Hope this question is in the right section - 1st post.
Ok: I have a very keen buyer for my house. The place I want is perfect and is almost the same price as the one I’m selling give or take 10k. Everyone is happy with the offer prices. My buyer is a cash buyer and I need a mortgage 30k less that the one I currently pay with a perfect payment history. However, just heard mortgage company is getting cold feet as the company my husband works for was restructured in 2009/2010 and a lot of jobs lost. The profitable side was seperated and is going fine. I have been asked to produce extra documentation but I get the feeling even that isn’t going to do it.
So my question (kinda naiively) is: Can my buyer buy the house I want and I continue to pay the mortgage I have and we have some kind of legal arrangement stating our positions. I know my mortgage would be secured on the house I’m leaving and I don’t know if there is any wording for a contract to buy down the line or mutual leasing from each other or is there any way.
I know people will probably say: you’re mad, it’s a mess, it’s a disaster waiting to happen but I want to know if it’s possible, and if so by what means.
The alternative is I stay in a house I no longer want, with no prospects of obtaining a mortgage in the forseeable future and my buyer loses his dream home (mine).
They are aware of that and my application is very strong, they are just iffy over the status of my husbands company. I get the feeling the shades of grey, like reducing their exposure is not considered, there are criteria they have to fulfill and that’s it.
No, there is no scam. I am looking for a practical and legal avenue for both of us to get and live in the houses we want. I am resposible for the mortgage I currently pay and have no intention of defaulting.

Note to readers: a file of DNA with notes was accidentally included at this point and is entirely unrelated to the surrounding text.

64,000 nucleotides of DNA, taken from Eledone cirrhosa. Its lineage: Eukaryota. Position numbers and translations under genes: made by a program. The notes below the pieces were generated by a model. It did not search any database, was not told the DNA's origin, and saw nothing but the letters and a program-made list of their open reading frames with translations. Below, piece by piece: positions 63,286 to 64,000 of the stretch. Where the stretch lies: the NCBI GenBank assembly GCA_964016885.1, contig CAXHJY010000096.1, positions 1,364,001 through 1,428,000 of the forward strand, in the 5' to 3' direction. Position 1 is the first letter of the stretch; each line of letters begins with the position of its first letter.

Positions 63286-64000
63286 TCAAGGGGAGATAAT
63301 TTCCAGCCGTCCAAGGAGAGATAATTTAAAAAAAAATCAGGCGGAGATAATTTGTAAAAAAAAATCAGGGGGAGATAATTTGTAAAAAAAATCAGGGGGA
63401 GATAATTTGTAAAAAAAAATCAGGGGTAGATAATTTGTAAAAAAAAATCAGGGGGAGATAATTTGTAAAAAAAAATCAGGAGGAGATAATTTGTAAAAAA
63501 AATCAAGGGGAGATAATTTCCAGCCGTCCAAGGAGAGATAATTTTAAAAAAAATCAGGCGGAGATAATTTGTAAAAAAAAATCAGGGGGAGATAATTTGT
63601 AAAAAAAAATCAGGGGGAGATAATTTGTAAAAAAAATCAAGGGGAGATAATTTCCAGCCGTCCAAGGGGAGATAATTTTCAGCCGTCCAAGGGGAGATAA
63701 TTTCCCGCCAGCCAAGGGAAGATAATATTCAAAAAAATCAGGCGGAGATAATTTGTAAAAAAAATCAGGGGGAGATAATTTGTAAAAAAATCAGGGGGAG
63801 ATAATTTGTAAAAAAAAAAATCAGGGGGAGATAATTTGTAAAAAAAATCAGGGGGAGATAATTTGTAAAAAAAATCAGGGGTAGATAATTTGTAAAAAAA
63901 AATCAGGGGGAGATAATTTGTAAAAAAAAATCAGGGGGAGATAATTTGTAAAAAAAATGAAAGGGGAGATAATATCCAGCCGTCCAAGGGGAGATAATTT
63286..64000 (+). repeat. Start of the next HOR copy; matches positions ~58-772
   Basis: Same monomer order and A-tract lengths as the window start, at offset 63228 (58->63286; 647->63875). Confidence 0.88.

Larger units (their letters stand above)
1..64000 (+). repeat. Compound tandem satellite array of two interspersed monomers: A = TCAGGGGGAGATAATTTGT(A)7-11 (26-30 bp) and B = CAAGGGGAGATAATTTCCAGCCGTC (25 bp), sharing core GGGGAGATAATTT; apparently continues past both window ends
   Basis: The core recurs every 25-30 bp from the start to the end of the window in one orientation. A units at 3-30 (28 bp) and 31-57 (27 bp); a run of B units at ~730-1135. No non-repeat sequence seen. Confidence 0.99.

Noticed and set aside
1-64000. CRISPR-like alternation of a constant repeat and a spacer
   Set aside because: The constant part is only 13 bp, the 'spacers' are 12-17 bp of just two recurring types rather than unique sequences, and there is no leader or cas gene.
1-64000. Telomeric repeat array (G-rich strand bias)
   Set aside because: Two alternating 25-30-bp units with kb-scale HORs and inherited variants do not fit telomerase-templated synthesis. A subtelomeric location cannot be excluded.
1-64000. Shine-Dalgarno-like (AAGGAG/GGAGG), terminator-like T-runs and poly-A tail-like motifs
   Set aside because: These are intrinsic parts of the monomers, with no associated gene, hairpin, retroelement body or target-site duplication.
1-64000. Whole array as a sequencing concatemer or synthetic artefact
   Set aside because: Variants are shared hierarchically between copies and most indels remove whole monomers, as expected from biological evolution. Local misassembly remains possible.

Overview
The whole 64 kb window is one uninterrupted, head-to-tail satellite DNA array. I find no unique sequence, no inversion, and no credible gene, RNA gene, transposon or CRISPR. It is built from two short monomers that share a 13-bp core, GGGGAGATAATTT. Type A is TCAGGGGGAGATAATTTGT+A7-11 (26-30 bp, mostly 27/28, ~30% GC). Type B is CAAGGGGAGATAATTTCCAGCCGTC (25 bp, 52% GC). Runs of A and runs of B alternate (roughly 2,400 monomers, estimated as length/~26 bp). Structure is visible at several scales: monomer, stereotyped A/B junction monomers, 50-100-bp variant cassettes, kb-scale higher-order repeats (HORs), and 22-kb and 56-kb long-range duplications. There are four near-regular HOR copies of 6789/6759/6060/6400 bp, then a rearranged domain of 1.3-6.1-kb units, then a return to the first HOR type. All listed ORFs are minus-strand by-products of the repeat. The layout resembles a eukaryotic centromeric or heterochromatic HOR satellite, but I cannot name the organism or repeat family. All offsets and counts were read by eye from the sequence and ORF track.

I am trying to establish whether my buyer can use his cash status to buy for me and for there to be some method of exchange or of mutual leasing with an option to buy later.
Legally it couldn’t/wouldn’t be done.
Your buyer would buy your new house for you with cash - all fine - but what if…then you pulled out of the deal, there was an unexpected accident or death on either side - whatever…your buyer is stuck owning a house they don’t want! Their solicitor would never agree to it and rightly so.
Just press ahead with mortgage application. As you say, all they want to do is tick the boxes. So if your husband’s company has signed a salary cert to say he’s employed there permanently, then what’s the problem?
Anyone, bar civil servants, can lose their jobs unexpectedly at any time.
Do you have a mortgage broker?
No, no broker. Dealing with the girl in branch who organised original mortgage, and several top ups, over the phone. Actually very efficient. The issue seems to be that part of the business went into liquidation and the profitable part was separated off and moved to new premises and is going very well. But a company search done by mortgage company shows the liquidated references and they’re looking for clarification regarding liabilities, accounts filed dates, company numbers etc. My husband can probably get a letter on headed paper stating things are hunky dory but I just get the feeling they are very iffy about the whole thing and it may be a big stumbling block.
Pain in the bum as we have a very long perfect payment history, clear ICB healthy statements etc.
I am not an expert in company law and neither is that girl in the bank who organised your original mortgage , and several top ups , over the phone .